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A medical musical tale of love and survival between an American man and a Chinese woman in the world of the new corona virus.
The Ballad of the Corona Virus (tune “Open Arms”, Journey)
Lying beside you, here in the dark
Feeling your fever so high
Weakly you touch me, pain so severe
Why did I stay for the night?
I thought it was true love, I wanted some fun
But now, I just want to run
Cause it’s Corona virus, twelve thousand cases
It has got you, will it get to me too?
Oh why, did I, visit China?
Can I catch a plane, or a boat or a train, outta here?
In California, hospital bed
Aching and coughing up blood
In isolation – gloves, gowns, and masks
Chills come on me like a flood
Nurses and doctors, don’t know what to do
There’s no vaccination for me.
Cause it’s Corona virus, often fatal
Waiting for doctors, insurance won’t cover
But soon my lady will arrive from Wuhan
I’m fading away, but we’ll beat you someday, Corona
How leaders can minimize harm in health care, in other industries, and in all areas of life.
“How can we change this process to prevent this error from happening again?” the senior ward nurse asked the group. It is a common question, one that I have heard thousands of times from experienced and dedicated health care professionals of all stripes.
I have worked in health care for many years, serving in positions from volunteer to emergency medical technician to senior attending physician to chief of staff at a hospital to chief medical officer of a large network. In every position, “do no harm” is a fundamental theme. This famous statement from the writings of Hippocrates encapsulates quality improvement, patient safety, access to care, and many other goals in modern medicine.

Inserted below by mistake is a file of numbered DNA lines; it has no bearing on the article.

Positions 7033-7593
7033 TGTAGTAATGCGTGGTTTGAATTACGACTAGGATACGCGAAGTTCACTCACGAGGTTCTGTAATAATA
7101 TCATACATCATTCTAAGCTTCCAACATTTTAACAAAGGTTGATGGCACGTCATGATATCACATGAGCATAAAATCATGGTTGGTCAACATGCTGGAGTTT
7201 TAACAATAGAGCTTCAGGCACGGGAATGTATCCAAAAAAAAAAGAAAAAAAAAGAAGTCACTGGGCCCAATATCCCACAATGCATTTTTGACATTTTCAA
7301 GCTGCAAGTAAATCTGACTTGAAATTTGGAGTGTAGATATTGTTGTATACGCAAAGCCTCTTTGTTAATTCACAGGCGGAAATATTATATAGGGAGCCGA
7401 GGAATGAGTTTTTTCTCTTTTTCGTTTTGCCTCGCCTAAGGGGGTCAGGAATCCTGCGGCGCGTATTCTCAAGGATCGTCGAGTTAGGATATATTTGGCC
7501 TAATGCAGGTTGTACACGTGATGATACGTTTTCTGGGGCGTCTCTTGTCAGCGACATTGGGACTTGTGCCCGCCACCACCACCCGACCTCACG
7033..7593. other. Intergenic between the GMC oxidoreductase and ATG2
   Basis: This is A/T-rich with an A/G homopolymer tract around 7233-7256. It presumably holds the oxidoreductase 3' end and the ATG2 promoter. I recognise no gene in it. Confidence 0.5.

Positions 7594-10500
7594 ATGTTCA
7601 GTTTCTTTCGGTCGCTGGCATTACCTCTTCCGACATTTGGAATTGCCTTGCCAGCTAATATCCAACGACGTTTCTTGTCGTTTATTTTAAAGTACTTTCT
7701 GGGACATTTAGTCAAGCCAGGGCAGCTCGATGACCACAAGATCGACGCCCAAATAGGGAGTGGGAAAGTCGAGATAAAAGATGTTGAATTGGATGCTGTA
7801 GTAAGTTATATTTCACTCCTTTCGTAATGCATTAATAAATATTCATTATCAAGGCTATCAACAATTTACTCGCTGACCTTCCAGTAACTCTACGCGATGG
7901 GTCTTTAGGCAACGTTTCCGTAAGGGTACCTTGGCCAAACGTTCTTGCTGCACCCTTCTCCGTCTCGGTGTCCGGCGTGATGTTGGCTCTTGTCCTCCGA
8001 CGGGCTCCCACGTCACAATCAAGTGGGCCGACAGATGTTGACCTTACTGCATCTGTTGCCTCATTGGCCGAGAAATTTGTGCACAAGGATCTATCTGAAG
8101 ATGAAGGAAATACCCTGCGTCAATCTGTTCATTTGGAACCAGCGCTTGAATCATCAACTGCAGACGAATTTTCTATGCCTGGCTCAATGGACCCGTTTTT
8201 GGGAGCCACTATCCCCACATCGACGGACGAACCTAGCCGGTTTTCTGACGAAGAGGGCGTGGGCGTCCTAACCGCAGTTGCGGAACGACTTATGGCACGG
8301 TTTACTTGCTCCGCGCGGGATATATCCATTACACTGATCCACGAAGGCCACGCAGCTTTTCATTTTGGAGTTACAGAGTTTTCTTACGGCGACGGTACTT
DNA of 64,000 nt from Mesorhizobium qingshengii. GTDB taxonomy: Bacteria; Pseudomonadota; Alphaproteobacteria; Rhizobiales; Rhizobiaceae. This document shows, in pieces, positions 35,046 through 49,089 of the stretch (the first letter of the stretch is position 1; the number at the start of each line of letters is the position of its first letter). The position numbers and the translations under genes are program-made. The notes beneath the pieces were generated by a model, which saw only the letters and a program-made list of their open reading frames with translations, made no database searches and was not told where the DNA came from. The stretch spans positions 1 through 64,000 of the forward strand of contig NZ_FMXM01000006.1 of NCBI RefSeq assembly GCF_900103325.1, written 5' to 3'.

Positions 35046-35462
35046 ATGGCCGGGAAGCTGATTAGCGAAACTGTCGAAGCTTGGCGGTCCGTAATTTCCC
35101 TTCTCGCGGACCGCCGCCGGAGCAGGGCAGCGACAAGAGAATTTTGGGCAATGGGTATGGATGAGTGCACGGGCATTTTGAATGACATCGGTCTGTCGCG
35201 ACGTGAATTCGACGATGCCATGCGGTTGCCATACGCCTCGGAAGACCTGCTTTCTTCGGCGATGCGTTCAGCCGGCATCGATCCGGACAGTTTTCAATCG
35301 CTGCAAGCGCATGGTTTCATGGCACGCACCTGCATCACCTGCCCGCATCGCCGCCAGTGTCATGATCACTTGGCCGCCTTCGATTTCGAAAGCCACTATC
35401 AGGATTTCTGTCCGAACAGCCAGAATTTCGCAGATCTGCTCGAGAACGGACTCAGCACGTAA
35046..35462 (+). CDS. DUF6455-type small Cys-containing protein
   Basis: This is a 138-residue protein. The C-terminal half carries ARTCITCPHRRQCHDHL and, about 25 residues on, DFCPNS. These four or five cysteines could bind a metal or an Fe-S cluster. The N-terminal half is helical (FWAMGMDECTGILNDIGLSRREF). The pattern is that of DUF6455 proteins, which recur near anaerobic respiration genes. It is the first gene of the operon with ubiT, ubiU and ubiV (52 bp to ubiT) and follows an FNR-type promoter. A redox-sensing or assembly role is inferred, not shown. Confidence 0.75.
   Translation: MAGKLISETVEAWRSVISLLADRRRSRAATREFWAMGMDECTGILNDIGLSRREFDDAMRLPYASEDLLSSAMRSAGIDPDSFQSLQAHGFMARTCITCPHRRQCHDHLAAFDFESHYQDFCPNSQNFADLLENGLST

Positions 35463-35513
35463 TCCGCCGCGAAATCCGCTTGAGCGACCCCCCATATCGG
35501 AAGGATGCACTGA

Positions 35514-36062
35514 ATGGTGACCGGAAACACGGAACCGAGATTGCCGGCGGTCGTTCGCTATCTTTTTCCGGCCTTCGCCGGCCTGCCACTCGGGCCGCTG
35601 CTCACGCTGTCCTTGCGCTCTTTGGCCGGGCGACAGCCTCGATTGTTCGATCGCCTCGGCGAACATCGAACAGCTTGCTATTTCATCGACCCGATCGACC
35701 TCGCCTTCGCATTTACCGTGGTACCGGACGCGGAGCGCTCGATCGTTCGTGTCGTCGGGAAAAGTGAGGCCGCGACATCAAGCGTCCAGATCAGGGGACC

“Do no harm” can be thought of as eliminating risks that could lead to a bad outcome, such as injury or death. Occupational and Environmental Medicine physicians learn that there are four ways to decrease risk in the workplace and in the environment:
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Basic patient information on Battlefield Acupuncture, a medical modality that promises to help patients with pain, mental health issues, and other problems.
Where did it come from?
Acupuncture is a type of Traditional Chinese Medicine (TCM) that has been practiced for centuries. Battlefield acupuncture (BFA) is a variation of auricular acupuncture which was developed in the US Air Force by Dr. Richard Niemtzow. BFA includes dry needling and trigger point acupuncture which are used on other parts of the body outside the ear. Thousands of medical professionals have been trained in BFA.
What is it used for?
- Musculoskeletal pain (muscles, bones, and joints)
- Migraine headaches
- Low back pain
- Sore throat
- Gallbladder pain
- Various other pain sites
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The popular Southeast Asian botanical Kratom may be part of the solution to America’s opioid and mental health epidemics, or it may be part of the problem.
Joe (not his real name) was a veteran and heroin addict in his mid-30s. He presented to the emergency room with a deadly blood infection. So weak that he could barely walk, Joe ended up in the intensive care unit in a major hospital. Heroin followed him there, with drug dealers delivering to him in his room. Slowly he improved. He is off heroin. Today, Joe is in rehabilitation, gaining strength and trying to put his life back together.